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The Bible Played a Role on The Civil War's Battlefields

While the nation was ripped apart by Civil War, the American Bible Society (ABS) endeavored to spread the word of God by passing out pocket Bibles to soldiers in the Union and Confederate armies. In December 1861, the ABS was printing, shipping and distributing 7,000 pocket New Testaments a day to soldiers in the field.

The ABS was founded in 1816 by clergy, educators, businessmen and national leaders who sought to provide and share the Holy Scriptures with everyone no matter their economic status or political persuasion.

The Society was led by such luminaries as Elias Boudinot, President of the Continental Congress and John Jay, first Chief Justice of the Supreme Court. Other leaders of the ABS included presidents John Quincy Adams, Rutherford B. Hayes and Benjamin Harrison. Francis Scott Key, who penned the Star Spangled Banner served as Vice President of the ABS from 1817 until his death in 1843.

Even before the Civil War, the ABS was instrumental in getting Bibles to the masses. One of its first endeavors, in 1817, was to provide scriptures for the sailors aboard the USS John Adams. Prior to the Civil War, they provided Bibles for Native Americans and placed the scriptures in inns throughout the states.

By 1852, the ABS built the Bible House in New York City, forming their base of operations. Nine years later, the ABS was faced with a daunting task of providing scripture to soldiers who seemed hell-bent on killing each other.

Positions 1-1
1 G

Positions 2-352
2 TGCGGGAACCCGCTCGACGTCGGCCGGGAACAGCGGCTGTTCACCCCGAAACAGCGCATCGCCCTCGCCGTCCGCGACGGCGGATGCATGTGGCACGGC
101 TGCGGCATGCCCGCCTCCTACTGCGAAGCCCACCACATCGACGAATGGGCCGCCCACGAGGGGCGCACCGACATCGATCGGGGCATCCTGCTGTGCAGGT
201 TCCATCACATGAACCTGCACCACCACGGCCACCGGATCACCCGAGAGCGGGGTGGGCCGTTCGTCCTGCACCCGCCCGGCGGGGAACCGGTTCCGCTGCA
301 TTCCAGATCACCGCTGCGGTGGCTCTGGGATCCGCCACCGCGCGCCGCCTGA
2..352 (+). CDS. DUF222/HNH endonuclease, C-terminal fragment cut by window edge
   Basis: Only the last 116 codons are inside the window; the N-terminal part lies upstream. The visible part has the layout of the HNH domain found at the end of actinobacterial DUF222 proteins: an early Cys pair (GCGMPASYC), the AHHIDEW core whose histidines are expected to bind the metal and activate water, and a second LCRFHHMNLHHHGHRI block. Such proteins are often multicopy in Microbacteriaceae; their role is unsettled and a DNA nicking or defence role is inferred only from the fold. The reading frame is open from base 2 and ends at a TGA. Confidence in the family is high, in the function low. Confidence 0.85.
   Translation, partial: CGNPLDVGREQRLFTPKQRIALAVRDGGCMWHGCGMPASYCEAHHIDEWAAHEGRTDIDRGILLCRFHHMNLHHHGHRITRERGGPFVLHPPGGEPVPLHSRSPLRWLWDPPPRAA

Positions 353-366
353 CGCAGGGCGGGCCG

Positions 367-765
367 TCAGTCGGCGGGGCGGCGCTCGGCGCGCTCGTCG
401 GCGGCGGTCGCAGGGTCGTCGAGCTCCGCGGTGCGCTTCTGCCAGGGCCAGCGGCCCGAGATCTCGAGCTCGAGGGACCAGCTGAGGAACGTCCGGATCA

While the ABS saw themselves as a provider of the Word for all of God’s children, their New York location made people in the south skeptical. Some southerners viewed New York and the northeast as the hot bed of abolition and didn’t want anything -- even if it was Holy Scriptures -- from people they viewed as starting the war.

The Society proclaimed neutrality in the war and worked to provide Scriptures for soldiers serving in both armies. In order to get the New Testaments to the Southern soldiers, the Bibles were shipped to the Maryland Bible Society and the Washington City Bible Society. From there, the scriptures reached the soldiers on the front lines.

Their determination was not in vain as thousands of Bibles were delivered to Confederate soldiers. The ABS, with the help of chaplains and the U. S. Christian Commission, also delivered New Testaments to Union soldiers as well.

The role of religion in both armies and the nation during the Civil War was important. Generals believed that devoutly religious men made better soldiers. Slave owners were also known to give Bibles to their slaves, thinking the Scriptures would make them more obedient.

Soldiers leaned on religion to get them through the horrific battles, the boredom of camp life and time away from home. Some even said that the pocket New Testament also served as “bullet-pullers,” in that a bullet aimed at a soldier would swerve and hit the Bible held in the breast pocket instead.

Civil War soldiers were said to carry few personal belongings. Of those, the Bible, a journal and playing cards were usually the most popular. There were some stories that soldiers, at the time of battle, would toss their playing cards. While the Bible served as a good luck token, the soldiers didn’t want to meet their maker with gambling paraphernalia in their pockets.

During the Civil War, there was a religious awakening among soldiers and citizens alike. While the North used the Bible as a means to rid the nation of slavery, the South found passages defending the “peculiar institution.”

In his second inaugural address in 1865, President Abraham Lincoln spoke of this oddity. “Both [North and South] read the same Bible, and pray to the same God; and each invokes His aid against the other.”

About the only thing North and South could agree upon was that the Civil War was a necessary evil which would bring about an age of peace, prosperity and spiritual harmony. By the end of the Civil War, the ABS had passed out roughly 5,297,832 Scriptures to soldiers, civilians and prisoners of war.